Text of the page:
• Disabled Persons Trusts

There are specific rules about the creation of disabled persons trusts and a number of criteria that must be met by the disabled person before the trust can be established.

If you are considering whether a disabled persons trust is appropriate for you or a family member our team of trust experts would be happy to discuss your requirements.  

  • Charitable Trusts

If you wish to support a charitable cause you can create a charitable trust. You could do this either in your lifetime or via your Will.

How Universal Wealth Preservation can assist you

If you are seeking advanced estate planning services and need advice on trust creation and management, we have the expertise to assist you. Our highly specialist team of trust experts work closely with our team of tax experts to advise on and create tax effective trust arrangements, whether that be onshore or offshore and irrespective of your level of wealth.

We also have a highly skilled trust management team who deal with all trust administration issues including trust accounts, taxation, variation of trust provisions, beneficial entitlements, distribution of assets and the winding-up of trusts. Whatever your requirements and individual circumstances, we can provide innovative and pragmatic solutions to meet your needs.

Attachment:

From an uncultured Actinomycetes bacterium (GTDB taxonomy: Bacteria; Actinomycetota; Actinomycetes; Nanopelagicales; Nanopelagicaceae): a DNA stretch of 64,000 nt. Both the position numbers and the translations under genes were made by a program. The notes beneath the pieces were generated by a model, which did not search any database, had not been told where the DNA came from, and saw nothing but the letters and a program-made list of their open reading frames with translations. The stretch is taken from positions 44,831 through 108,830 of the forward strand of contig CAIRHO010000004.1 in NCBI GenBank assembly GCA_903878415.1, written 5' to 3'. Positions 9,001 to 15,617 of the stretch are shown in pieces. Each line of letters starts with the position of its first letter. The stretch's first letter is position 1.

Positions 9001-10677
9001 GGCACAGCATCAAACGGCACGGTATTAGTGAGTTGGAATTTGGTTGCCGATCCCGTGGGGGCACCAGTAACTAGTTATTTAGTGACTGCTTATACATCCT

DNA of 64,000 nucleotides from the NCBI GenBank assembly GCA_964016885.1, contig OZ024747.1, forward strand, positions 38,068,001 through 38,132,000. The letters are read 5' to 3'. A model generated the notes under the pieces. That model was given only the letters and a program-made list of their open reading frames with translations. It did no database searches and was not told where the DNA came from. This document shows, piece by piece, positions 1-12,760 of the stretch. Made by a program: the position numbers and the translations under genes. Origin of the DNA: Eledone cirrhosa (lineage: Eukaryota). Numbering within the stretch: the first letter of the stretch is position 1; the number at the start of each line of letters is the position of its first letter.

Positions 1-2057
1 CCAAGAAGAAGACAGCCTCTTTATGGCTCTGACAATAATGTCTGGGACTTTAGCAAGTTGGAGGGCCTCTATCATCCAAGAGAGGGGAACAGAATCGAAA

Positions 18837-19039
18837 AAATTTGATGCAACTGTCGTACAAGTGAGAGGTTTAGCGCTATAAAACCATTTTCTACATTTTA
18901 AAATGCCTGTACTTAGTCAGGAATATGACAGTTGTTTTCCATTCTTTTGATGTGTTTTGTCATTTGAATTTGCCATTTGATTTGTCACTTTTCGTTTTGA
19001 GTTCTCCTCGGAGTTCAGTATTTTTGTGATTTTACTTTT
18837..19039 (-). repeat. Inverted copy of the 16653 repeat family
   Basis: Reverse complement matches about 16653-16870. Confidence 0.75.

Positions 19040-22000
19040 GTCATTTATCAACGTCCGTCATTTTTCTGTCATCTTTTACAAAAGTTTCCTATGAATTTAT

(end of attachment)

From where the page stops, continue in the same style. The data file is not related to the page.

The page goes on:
If you would like to review any of your estate planning arrangements, our team of experts are here to assist you. Please contact us for more information or to arrange a FREE no-obligation home consultation with one of our advisers. We would be very happy to discuss your specific requirements.

Please contact us for more information or to arrange a free-no obligation home consultation with one of our advisers.

For more information or to book your place on one of our forthcoming Keep it in the Family seminars and to find out how you can structure your wealth and protect your assets click here.